26. The Ruins


It starts with a gasp

and ends with a groan

the flame licks the tongue

of the lover’s lament

melting granite and ice

as the lost queen, at last

stumbles down to her throne


And so the selkie returns to the sea, leaving behind the silhouette of the one who sent her away as the laughing moon ascends to her perch.

Look at your daughter, she cries to the sky. This weak and empty thing, her face marred by soot-black streaks she cannot control.

And all for what —

one man?

One man.

Of course, one.

In the end, one is all it takes.

Edward, the altar, the dagger of his eyes and my still-beating heart—

and I stumble away, bleeding.

Cruel of him, I think, to leave his prey wounded this way. Inhumane.

But I leave him, praying he will not see the trail of blood I leave behind, this scarlet thread stretching across the ocean, connecting the dark frost of the garden maze to the brick and steel of lower Manhattan. I come back to the beginning, resuming my place at the head of an ourobourous with nowhere to go but down and back up again.

Nothing lasts forever. This blow he’s dealt will end me sooner or later. I am not like those other girls, the ones who toss their hair and laugh and drink a memory away.

I’ve made these rules, governed myself by my own laws, played a game I’d constructed according to a childish fantasy.

And lost.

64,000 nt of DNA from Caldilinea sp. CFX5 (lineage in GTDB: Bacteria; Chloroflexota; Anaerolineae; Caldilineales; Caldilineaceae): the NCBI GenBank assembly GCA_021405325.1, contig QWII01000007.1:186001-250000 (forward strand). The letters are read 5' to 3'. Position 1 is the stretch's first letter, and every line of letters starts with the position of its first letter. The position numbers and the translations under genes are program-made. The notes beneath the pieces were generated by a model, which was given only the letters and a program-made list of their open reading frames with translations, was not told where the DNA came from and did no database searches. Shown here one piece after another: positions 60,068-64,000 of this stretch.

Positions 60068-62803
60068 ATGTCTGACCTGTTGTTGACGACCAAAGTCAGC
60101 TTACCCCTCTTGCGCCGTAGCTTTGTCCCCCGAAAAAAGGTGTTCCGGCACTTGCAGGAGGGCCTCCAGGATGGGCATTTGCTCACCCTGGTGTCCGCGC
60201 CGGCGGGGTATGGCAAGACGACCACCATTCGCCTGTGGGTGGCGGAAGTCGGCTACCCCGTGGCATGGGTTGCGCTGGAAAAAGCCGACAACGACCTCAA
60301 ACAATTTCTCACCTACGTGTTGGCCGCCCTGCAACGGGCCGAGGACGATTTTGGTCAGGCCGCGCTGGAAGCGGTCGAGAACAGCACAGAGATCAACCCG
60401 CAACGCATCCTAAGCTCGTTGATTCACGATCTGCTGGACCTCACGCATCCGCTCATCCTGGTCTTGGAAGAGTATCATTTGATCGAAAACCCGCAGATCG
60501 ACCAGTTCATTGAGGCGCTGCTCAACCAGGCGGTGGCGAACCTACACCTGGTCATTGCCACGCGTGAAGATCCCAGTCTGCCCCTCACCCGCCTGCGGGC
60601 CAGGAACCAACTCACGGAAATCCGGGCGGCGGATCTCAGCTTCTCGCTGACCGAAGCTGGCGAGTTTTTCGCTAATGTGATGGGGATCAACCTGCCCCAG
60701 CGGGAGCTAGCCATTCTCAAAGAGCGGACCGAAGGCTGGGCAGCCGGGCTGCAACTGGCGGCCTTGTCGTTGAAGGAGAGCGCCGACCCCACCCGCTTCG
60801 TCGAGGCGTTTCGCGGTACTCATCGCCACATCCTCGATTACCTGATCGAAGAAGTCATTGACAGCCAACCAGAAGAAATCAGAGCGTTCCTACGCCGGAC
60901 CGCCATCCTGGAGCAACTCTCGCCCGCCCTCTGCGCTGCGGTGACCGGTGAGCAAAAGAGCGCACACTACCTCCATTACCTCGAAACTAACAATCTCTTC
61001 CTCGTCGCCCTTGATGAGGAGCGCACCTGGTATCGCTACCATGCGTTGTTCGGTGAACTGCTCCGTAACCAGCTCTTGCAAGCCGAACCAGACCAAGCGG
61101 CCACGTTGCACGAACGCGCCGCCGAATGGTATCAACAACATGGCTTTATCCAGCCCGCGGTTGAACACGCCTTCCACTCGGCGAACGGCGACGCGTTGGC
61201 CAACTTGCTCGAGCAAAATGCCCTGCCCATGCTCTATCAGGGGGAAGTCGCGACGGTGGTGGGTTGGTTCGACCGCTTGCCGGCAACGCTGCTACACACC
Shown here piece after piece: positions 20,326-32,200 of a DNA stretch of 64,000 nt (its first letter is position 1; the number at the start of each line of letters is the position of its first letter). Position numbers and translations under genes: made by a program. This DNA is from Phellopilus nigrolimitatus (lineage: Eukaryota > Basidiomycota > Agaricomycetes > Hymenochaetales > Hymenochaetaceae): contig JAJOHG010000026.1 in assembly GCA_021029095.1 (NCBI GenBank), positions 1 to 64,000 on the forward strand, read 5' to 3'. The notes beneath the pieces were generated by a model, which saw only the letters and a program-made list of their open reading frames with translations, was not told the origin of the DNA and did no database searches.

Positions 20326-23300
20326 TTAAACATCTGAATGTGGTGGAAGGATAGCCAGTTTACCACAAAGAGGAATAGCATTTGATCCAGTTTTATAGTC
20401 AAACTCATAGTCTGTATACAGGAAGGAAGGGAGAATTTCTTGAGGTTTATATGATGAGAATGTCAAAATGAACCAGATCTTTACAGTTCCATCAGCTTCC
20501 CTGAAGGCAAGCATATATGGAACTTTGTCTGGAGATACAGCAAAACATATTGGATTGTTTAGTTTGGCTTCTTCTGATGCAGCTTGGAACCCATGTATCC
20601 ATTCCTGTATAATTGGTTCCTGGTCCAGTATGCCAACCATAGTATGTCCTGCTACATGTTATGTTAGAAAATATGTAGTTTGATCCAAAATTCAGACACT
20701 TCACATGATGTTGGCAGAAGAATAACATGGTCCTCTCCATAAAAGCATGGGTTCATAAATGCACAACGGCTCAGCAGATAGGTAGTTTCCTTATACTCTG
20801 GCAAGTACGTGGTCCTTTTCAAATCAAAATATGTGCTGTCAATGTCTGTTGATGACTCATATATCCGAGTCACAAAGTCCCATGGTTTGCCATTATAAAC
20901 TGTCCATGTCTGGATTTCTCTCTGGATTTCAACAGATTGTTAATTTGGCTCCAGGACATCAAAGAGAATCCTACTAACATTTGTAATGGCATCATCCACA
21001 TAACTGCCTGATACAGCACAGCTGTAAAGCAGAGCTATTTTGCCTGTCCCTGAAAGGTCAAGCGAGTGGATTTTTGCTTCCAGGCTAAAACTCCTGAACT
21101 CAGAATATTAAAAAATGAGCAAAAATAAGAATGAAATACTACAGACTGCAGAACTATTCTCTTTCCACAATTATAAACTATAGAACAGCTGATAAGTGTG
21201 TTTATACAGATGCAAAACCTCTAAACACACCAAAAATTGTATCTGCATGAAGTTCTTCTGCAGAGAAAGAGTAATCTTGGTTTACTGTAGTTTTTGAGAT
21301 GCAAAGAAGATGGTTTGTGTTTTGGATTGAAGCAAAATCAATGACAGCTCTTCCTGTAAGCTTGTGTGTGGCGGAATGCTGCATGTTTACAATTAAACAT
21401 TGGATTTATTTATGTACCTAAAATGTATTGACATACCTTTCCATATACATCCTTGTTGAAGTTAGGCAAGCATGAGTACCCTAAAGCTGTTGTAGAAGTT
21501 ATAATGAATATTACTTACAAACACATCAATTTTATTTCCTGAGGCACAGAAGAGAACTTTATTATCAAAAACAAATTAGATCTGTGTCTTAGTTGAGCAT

He has ruined me.

Bled me.

And I am cold again.


“New York,” my father told me once, his face bearing the strain of erasing what I’d done off the spotless family name, “is a place to start over.”

I cast a long shadow across my father’s thoughts back then, his smile soured with names like Tyler Crowley and Jacob Black. A change of scenery is what you need, he told me. And so, New York.

I retreat yet again into this maze, this tangled mass of tall buildings and filthy cabs and faceless people. The sidewalk outside my old apartment is restless with phantoms of months past, but Billy still smiles when he sees me.

“Ms. Swan!” he calls. “It’s good to see you again! You back in town for a little while?”

I shake my head. “Nothing permanent.”

“That’s too bad. Well, I’m glad you’re back.”


“Sure, I am. People around here — they don’t know Socrates from a Sinatra song.”

I smile in spite of myself. “It can’t be that bad.”

“It was. I’ve been sitting on one since you left.”

“What is it?”

“‘You can cut all the flowers, but you can’t keep Spring from coming.'”

“That’s Neruda.”

“That’s right,” he marvels with a shake of his head. “Well, it’s good to see you again, but you read too much.”

“Only too much Neruda. He’s a favorite.”

“Eh, he’s alright. That’s okay, though. You got anything?”

I think for a moment. “‘Expectation is the root of all heartache.'”

He frowns. “Shakespeare?”

“Sharp as ever,” I tell him, impressed.

“Alright, here’s one more: ‘You become responsible, forever, for what you have tamed.'”

Antoine de Saint-Exupéry, I think, but do not say; my tongue suddenly feels heavy, unwieldy and stiff. I feel foolish and naked all at once, my mind awash with the fear that I have been tamed and abandoned.

“You need time?” Billy asks, seeing my expression. “I’ll give you some. But remember the rules — don’t go looking it up.”

Of course, I manage to choke out, hurrying inside and away.

“Welcome back, Ms. Swan,” he calls to my retreating back.


The walls are silent now.

My apartment has been cleaned in my absence, but the furniture has not been moved, and the sunlight streams in just the same as it always has. It is enough to be the same; it is enough to feel like a tomb.